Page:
The ski industry comes out with better, faster, lighter equipment every year, and each time I think companies must be close to reaching the upper limit in product development. Earlier this month I discovered just how wrong that assumption was at the SnowSports Industries of America (SIA) on-snow demo at Devil’s Thumb Ranch in Tabernash, Colo. It seemed that every company there to show off their 2013-2014 equipment had revolutionized the top of their product line to make skis, boots and/or poles that are better than the nordic ski world has ever seen before.
Fischer’s Speedmax skate ski was the first new ski I tried — there’d been a lot of buzz about the new manufacturing process that makes it and I was curious to see what could possibly be better than a Carbonlite. To make the Speedmax, Fischer engineered a new step on the factory production line called Cold Base Binding, which separates ski core production from the step that attaches the base material to the rest of the ski. Where once it was all one big step, the base now goes on at the very end. The adhesive Fischer concocted specifically for this process allows the ski to better absorb thermal fluctuations in all snow conditions and iron temperatures — so its speed comes from both the base’s ability to absorb more wax as well as its consistency as snow temperatures change.
The Speedmax ranks somewhere between a Carbonlite and an RCS in weight, but even though it’s not Fischer’s lightest ski the new construction method definitely makes it the fastest. And because the ski comes with all the responsiveness and stability we’ve come to expect from Fischer products it is without a doubt one of the best skis that will be on the market in 2013-2014. World Cup athletes have been racing on it (hidden behind old graphics) all season and have landed on multiple podiums with it. Results like that speak for themselves.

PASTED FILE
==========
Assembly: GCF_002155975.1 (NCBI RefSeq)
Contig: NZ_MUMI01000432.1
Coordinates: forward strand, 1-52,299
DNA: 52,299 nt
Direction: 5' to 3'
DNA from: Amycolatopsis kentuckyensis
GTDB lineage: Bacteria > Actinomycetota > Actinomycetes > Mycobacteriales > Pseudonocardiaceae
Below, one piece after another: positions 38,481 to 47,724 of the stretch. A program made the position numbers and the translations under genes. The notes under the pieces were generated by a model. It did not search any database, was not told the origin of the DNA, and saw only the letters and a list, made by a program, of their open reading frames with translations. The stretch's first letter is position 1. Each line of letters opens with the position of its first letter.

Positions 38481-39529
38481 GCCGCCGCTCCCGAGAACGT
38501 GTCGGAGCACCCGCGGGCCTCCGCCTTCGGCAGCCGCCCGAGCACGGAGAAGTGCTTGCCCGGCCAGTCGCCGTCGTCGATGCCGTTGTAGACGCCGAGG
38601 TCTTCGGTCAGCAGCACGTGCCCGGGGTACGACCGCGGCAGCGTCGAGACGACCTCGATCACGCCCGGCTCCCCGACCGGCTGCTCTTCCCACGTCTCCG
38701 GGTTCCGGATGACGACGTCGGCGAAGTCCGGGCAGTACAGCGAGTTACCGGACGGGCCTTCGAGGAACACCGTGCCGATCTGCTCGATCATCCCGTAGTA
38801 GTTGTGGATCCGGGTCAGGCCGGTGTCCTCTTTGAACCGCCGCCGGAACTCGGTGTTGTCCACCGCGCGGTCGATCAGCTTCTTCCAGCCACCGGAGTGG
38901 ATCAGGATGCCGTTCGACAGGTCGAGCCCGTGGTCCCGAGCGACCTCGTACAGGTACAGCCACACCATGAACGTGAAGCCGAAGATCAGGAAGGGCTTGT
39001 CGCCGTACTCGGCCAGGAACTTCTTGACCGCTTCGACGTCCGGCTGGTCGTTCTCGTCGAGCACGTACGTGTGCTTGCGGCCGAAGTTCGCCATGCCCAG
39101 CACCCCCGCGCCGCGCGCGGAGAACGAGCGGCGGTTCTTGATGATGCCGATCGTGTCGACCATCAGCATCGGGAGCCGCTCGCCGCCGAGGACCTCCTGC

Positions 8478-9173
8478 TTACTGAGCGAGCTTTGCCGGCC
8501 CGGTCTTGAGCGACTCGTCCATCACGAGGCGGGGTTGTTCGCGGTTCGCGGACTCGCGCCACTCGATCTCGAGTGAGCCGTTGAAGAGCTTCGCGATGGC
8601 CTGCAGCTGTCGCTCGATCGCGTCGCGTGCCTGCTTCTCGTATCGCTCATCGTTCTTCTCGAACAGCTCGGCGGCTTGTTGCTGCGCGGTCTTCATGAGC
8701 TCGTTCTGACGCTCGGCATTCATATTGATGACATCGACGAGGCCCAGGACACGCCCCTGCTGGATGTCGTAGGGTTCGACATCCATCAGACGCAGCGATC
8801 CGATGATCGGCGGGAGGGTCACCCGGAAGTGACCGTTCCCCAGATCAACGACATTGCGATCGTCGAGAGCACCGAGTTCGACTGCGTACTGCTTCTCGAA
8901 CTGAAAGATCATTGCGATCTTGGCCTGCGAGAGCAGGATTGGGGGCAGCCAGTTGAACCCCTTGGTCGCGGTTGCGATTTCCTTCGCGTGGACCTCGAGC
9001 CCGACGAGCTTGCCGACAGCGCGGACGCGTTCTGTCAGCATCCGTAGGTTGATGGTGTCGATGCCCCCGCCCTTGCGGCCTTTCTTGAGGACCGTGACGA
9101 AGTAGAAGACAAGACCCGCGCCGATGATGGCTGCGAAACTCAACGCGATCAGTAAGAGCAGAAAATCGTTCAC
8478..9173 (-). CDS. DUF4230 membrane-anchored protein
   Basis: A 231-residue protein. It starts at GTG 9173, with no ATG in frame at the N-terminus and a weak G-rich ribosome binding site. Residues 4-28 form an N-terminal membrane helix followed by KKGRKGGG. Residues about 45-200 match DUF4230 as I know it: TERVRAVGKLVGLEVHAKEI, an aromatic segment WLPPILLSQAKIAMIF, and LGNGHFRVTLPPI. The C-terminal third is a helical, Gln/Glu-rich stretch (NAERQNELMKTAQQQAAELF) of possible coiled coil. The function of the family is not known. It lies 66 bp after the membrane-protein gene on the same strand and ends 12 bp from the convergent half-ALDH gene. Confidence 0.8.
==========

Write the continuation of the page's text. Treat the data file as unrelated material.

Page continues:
After I tested the Speedmax skate ski I found myself comparing others products to it for the rest of the day. When I went uphill it felt like they climbed for me, and on the descents I was speeding by fellow testers without even trying. Though I’d like to think this was due to my own ability, I’m fairly certain the skis deserved most of the credit.
Watch Fischer’s promotional Speedmax video for endorsements more credible than my own:
Fischer has also made improvements to its Carbonlite skate and classic boots. They’re less bulky, more breathable, and have an antibacterial treatment on the insole to make them less stinky. Here’s Nordic Division Vice President Peter Ashley describing the new features at SIA: